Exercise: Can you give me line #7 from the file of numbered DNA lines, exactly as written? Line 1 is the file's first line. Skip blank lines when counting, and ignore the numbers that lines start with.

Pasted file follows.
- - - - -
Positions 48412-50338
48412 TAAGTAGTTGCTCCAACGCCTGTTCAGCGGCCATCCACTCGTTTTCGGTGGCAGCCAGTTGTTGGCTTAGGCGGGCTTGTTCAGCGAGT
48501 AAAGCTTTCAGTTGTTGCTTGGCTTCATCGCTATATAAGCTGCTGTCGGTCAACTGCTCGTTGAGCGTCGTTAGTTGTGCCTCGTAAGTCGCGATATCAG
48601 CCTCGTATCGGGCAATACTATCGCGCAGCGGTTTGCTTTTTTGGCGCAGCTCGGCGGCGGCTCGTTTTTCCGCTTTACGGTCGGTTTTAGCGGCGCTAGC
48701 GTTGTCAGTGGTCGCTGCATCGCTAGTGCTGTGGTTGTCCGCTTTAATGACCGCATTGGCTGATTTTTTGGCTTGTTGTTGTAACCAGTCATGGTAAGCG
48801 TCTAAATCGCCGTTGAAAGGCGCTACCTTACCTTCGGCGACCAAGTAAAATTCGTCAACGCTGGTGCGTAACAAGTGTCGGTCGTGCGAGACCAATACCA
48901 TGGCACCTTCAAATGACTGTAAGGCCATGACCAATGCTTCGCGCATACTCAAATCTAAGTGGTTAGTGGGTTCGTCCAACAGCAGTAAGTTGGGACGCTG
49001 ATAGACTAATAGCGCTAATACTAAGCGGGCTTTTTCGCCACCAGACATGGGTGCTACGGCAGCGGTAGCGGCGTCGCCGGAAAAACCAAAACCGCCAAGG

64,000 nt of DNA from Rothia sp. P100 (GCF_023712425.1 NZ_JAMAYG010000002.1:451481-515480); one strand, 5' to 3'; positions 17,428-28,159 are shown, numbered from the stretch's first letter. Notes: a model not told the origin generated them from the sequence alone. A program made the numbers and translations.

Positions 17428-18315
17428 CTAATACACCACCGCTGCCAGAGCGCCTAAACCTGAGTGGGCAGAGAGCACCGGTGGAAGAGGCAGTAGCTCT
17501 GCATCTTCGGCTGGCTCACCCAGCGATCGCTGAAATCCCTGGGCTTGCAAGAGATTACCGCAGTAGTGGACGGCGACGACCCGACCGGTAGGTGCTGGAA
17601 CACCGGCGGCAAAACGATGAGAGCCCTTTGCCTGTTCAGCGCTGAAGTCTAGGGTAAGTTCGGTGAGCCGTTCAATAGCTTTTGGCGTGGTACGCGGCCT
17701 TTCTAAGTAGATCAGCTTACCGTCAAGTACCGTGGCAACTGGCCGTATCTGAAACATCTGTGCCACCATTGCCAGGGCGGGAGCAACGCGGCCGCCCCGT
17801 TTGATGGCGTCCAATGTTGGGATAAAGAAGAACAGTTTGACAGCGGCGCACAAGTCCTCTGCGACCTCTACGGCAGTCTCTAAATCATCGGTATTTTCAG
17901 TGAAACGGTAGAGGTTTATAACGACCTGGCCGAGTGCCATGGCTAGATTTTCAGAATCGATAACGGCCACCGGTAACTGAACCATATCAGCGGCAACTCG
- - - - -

48901 TGGCACCTTCAAATGACTGTAAGGCCATGACCAATGCTTCGCGCATACTCAAATCTAAGTGGTTAGTGGGTTCGTCCAACAGCAGTAAGTTGGGACGCTG